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// name: LiSa
// desc: Live sampling utilities for ChucK
// author: Dan Trueman, 2007
// to run (in command line chuck):
//     %> chuck


These three example files demonstrate a couple ways to approach granular sampling
with ChucK and LiSa. All are modeled after the munger~ from PeRColate. One of the
cool things about doing this in ChucK is that there is a lot more ready flexibility
in designing grain playback patterns; rolling one's own idiosyncratic munger is 
a lot easier. 

Example 2 (below) demonstrates the rotating buffer approach used in the munger~
see after the code for an explanation of this approach. presumably someone 
smarter than me will dream up a more elegant technique. 


//oscillator as source
//fun scary sounds!!!
SinOsc s=>dac;
SinOsc freqmod => blackhole;

//use three buffers
LiSa l[3];
1::second => dur bufferlen;
0 => int recbuf;
2 => int playbuf;

//LiSa params
for(0=>int i; i<3; i++) {
	 s => l[i] => dac;
 //create grains, rotate record and play bufs as needed
 //shouldn't click as long as the grainlen < bufferlen
while(true) {
	 now + bufferlen => time later;

	 //toss some grains
	 while (now<later) {

		 Std.rand2f(0.5, 2.5) => float newrate;
		 Std.rand2f(250, 600) * 1::ms => dur newdur;

		 spork ~ getgrain(playbuf, newdur, 20::ms, 20::ms, newrate);

		 freqmod.last() * 400. + 800. => s.freq;
		 10::ms => now;
	 //rotate the record and playbufs
	 if(recbuf == 3) 0 => recbuf;

	 if(playbuf == 3) 0 => playbuf;

fun void getgrain(int which, dur grainlen, dur rampup, dur rampdown, float rate)
	 l[which].getVoice() => int newvoice;
	 if(newvoice > -1) {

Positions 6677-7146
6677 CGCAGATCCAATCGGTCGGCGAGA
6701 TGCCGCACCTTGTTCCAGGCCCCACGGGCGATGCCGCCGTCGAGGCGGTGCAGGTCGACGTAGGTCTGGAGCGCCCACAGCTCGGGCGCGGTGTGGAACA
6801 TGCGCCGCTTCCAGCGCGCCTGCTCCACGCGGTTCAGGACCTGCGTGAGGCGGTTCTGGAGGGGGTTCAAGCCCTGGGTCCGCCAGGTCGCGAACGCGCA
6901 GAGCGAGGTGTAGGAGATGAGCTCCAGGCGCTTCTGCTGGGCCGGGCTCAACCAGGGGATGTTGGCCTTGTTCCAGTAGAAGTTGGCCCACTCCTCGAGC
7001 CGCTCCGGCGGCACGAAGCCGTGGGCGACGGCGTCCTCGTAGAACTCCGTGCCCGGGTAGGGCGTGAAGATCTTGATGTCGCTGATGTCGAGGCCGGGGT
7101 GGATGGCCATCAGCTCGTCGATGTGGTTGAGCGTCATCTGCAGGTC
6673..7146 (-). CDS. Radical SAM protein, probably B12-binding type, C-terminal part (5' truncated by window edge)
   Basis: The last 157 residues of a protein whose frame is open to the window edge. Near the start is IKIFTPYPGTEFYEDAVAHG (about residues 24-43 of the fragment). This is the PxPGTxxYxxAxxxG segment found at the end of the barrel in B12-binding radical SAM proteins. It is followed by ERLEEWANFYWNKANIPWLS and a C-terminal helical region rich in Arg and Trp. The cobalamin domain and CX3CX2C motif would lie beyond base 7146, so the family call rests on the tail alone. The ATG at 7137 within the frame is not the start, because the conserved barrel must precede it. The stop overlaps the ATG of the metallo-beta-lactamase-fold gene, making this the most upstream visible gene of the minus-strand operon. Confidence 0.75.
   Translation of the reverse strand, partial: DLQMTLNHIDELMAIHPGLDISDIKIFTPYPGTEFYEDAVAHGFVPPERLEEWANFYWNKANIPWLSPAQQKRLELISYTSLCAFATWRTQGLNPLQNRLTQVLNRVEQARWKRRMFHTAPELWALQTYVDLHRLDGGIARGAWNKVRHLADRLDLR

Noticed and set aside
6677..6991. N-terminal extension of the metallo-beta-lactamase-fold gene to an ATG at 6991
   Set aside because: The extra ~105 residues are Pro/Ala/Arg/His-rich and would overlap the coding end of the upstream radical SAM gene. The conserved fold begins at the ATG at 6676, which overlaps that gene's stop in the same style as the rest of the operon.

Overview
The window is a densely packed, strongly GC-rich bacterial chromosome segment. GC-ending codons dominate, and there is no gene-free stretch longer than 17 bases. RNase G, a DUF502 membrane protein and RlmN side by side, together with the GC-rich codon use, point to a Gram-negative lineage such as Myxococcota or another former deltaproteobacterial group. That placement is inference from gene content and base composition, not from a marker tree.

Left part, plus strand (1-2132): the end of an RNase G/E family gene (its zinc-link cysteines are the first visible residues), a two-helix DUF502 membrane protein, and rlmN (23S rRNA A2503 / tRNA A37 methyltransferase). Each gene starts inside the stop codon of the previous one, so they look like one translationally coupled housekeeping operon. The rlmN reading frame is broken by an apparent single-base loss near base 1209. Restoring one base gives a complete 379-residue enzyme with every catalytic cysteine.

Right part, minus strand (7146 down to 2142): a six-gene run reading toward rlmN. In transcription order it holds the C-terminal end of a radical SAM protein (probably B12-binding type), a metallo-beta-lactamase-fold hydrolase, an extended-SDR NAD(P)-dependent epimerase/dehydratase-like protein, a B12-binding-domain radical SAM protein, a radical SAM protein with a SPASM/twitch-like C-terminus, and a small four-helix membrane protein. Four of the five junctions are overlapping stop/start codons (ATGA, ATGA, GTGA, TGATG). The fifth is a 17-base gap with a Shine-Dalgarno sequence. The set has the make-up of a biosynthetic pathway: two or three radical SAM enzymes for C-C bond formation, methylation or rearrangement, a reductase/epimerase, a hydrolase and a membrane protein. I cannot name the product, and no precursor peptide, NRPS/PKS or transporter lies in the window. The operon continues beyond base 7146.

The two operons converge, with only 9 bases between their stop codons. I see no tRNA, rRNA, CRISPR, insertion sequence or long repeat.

l[which].rate(newvoice, rate);
		 l[which].playPos(newvoice, Std.rand2f(0., 1.) * bufferlen);
		 l[which].rampUp(newvoice, rampup);
		 (grainlen - (rampup + rampdown)) => now;
		 l[which].rampDown(newvoice, rampdown);
		 rampdown => now;


Rotating Buffer Explanation (from the munger~ source code). 

the munger~ (and scrubber~) use a rotating three-buffer scheme for creating clickless grains.  
basically, you don't want to be recording new data anywhere in the buffer where a grain might 
be playing. so, we divide the buffer into three equal parts (B1, B2, B3). at the outset, let's say:

B1 = the recording buffer part (RB)
B2 = a part where nothing is happening (QB, for Quiet Buffer)
B3 = a part where grains are playing from (PB)

let's say each part is N samples long. after we have recorded N sample into B1, we rotate
the functionality, so now:

B1 = PB
B2 = RB
B3 = QB


as long as the grains are guaranteed to be no longer than N samples (adjusted for playback rate) we
are assured that none of them will have clicks due to recording discontinuities. we need the Quiet Buffer
because when the rotation happens, there may still be grains playing in what was the PB and is now the QB.